She said, I don't know if it would make a difference because we didn't leave Georgia because we didn't have land. We left because of Jim Crow. So she's like, I don't know if we would have been able to keep that land. And she's not sure. She thinks for sure, it would have made a difference for Pompey and his family. She just doesn't know how it would have impacted her because she doesn't know if they would have been able to hold onto it.

MOSLEY: Alexia, Pompey Jackson's descendants may not be sure if their lives were impacted by this land loss. But based on your reporting, you talked with economic professors and historians who talk about the impact this stolen land has had on the ability for Black families to build generational wealth. What did they share with you?

FERNANDEZ CAMPBELL: Yeah. And I would say that William Darity at Duke has probably looked the most at this. He's an economist, and he's looked at, you know, the impact of this generational wealth. He made the case to me that it doesn't matter if your ancestors were successful and were able to, like, despite all the odds, be able to build a little wealth for themselves - if that land was taken away, and they still succeeded, to some extent. It's how much more land, how much more wealth could they have had if they had kept it. You look at that land now, and I've been there, and my colleagues and I and our Reveal producers - we went there. We've seen. This land is valuable land. It is worth millions. Even 40 acres is now worth, like, millions in some of these locations. That's wealth that was taken away. Whether or not people were successful or not in life, it's more wealth that they could have built.

And he says that it contributes to the, you know, the current racial wealth gap that if they had been able to keep that land, it would have created a - not just an affluent community, but, you know, a Black belt in the South where people had been able to build communities, pass on wealth, and it would have looked completely different than it does today. So yeah, that was something that a lot of experts that we spoke to tried to make that point, was that, it's just wealth that was lost and not passed down. And instead, that was passed down to the descendants of the white slave owners who got the land back, so that - it just kind of exacerbated an issue, a problem that was - already existed.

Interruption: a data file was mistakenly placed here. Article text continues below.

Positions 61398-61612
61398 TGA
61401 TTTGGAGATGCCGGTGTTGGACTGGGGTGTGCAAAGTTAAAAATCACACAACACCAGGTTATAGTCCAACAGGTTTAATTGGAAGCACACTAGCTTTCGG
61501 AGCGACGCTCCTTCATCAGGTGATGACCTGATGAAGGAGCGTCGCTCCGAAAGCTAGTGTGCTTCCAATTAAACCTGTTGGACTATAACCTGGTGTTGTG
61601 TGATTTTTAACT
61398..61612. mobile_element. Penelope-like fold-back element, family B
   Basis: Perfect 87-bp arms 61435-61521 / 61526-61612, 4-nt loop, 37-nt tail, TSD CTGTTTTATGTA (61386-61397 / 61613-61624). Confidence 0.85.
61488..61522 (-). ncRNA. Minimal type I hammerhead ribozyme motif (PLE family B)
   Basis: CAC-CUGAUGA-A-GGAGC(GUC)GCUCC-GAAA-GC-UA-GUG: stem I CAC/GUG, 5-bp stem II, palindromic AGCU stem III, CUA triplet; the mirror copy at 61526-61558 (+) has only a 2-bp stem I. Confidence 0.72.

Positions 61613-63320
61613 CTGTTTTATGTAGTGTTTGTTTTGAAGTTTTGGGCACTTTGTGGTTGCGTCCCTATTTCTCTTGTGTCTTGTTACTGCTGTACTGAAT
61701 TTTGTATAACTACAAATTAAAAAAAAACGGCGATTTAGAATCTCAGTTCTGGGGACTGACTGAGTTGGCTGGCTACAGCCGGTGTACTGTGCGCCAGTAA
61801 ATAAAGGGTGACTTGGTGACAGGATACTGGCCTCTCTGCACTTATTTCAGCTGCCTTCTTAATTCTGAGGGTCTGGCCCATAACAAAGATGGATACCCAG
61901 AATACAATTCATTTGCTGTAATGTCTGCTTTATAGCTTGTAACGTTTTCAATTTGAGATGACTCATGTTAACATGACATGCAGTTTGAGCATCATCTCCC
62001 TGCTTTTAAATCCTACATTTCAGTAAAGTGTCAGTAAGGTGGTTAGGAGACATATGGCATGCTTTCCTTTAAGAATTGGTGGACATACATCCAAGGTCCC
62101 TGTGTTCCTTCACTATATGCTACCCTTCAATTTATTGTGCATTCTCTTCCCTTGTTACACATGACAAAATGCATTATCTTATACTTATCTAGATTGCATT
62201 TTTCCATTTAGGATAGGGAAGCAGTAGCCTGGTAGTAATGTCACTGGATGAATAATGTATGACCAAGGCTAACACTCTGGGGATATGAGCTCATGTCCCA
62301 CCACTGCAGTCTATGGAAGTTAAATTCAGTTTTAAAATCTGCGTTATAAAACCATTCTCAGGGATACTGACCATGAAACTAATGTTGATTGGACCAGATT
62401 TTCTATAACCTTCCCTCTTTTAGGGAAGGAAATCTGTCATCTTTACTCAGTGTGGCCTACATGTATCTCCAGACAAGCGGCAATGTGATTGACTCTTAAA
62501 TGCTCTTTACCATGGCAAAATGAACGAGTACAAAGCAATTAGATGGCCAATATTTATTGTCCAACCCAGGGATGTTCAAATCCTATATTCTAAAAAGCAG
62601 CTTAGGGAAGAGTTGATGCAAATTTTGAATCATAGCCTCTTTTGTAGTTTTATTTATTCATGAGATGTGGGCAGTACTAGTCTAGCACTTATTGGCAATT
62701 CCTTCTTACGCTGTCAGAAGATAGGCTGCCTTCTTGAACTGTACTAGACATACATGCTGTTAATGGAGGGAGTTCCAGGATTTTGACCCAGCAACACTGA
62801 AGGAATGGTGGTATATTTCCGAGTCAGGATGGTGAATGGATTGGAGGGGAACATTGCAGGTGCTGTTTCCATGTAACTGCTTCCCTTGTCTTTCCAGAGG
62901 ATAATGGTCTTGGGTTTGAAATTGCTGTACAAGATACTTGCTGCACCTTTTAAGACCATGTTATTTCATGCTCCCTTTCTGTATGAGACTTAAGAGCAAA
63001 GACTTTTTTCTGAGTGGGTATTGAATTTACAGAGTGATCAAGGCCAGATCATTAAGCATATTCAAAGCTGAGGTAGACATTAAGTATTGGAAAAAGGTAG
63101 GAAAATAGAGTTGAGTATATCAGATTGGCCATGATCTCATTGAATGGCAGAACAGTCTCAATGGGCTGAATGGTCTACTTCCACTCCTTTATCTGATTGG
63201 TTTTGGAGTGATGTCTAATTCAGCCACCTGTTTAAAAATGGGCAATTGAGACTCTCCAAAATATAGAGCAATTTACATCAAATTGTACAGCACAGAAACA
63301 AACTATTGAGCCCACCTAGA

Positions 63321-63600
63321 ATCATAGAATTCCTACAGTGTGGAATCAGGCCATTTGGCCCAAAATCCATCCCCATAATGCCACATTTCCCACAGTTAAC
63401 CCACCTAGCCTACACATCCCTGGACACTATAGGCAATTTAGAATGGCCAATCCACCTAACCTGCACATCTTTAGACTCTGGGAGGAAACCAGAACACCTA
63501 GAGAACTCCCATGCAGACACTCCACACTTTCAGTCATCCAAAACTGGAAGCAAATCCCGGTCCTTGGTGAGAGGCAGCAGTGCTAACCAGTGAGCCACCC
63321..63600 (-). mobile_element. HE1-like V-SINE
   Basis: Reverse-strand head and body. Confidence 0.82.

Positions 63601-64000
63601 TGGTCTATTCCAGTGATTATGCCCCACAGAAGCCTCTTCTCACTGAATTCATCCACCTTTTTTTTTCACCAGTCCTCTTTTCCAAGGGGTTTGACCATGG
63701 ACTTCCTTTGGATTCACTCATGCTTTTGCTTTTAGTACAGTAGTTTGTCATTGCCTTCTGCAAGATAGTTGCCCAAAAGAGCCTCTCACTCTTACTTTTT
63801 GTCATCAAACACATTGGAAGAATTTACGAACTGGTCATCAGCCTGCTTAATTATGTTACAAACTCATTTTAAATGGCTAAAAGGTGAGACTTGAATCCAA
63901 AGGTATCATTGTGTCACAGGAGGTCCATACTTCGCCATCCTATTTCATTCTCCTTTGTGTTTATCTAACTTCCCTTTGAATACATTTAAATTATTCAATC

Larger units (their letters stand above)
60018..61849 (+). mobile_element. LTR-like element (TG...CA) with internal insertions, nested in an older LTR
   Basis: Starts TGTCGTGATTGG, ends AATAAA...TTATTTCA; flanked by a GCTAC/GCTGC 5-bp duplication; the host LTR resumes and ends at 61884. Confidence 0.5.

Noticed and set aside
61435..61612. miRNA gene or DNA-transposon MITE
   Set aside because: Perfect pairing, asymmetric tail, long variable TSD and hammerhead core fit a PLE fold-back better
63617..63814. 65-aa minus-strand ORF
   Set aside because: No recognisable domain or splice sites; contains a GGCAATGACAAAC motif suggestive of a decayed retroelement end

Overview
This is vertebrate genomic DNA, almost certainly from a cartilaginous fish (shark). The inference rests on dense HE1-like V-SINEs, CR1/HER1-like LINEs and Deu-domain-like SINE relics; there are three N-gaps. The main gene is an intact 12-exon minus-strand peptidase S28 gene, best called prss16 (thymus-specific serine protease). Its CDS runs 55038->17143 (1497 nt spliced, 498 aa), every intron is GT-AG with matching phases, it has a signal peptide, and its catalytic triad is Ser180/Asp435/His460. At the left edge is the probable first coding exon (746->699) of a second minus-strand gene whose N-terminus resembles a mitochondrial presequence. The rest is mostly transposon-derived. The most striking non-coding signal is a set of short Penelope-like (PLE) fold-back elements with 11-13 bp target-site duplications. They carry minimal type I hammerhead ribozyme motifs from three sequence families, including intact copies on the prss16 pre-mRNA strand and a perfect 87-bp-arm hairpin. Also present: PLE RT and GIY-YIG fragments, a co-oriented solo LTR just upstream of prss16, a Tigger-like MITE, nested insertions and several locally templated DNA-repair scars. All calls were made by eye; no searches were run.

MOSLEY: You and your colleagues visited a place called the Landings, which is a mostly white community on Skidaway Island, Ga. How would you describe it?

FERNANDEZ CAMPBELL: Yeah, this place was amazing. I've never been anywhere like the Landings. It's massive. It's, like, the biggest gated community I've ever seen, and it's absolutely stunning. It's perfectly landscaped. It's wooded. There's just so many birds, and they've done such a good job at maintaining it and there's, like, golf carts everywhere. Everyone's driving around on a golf cart. There're, like, five golf courses. It's huge.

There's seven neighborhoods, and they all have clubhouses. They have restaurants, pools, and then it's there's - it's along the marsh. A lot of the homes, you can see the marshland and clearly an affluent community and very much - basically like a bubble from the rest of the world. And it's only, like, a 20-minute drive to downtown Savannah. So it's really hard to describe. It was kind of jarring, you know, knowing that history, knowing that so many people got land titles on plantations that are now part of this community and not seeing any sign.

MOSLEY: Can you describe these areas before the land was taken back, what they were able to build, what they were able to create and how long that time frame was in these different areas?

FERNANDEZ CAMPBELL: Yeah. So, of course, as you know, the people who were really creating the value of this land were the enslaved people. They were the ones who had the expertise on harvesting rice and harvesting cotton and doing the work on the land, building the structures, building homes on the plantations. So they're the ones who knew what to do. And they essentially were doing the exact same thing, but they were doing it for themselves, for their own profits, for their families.

So we found, like, a range of scenarios. And not all of them were, like, you know, idyllic utopias like Skidaway Island. What we did find was that people who were on the Sea Islands, where they were isolated from the mainland and white people couldn't come and basically, like, sabotage what they were doing, they had more success in building communities. And so there were schools on many of these islands, communities. They were farming for themselves. They were selling what they harvested in Savannah.

But on the mainland, like, we found a lot of reports of violence against people, freedman who were on their 40 acres, from white. It would just say that - what we found was just letters, for example, Freedmen's Bureau agents saying there's been a lot of violence. And the courts here are not convicting, the juries are not convicting anyone. No one is being held accountable for the murders. So I would say that it was, like, kind of like a contrast between those who could be easily attacked by white mobs or who did not like what was happening, versus people on the Sea Islands who had more protection because of the geography. So we saw a lot of variation.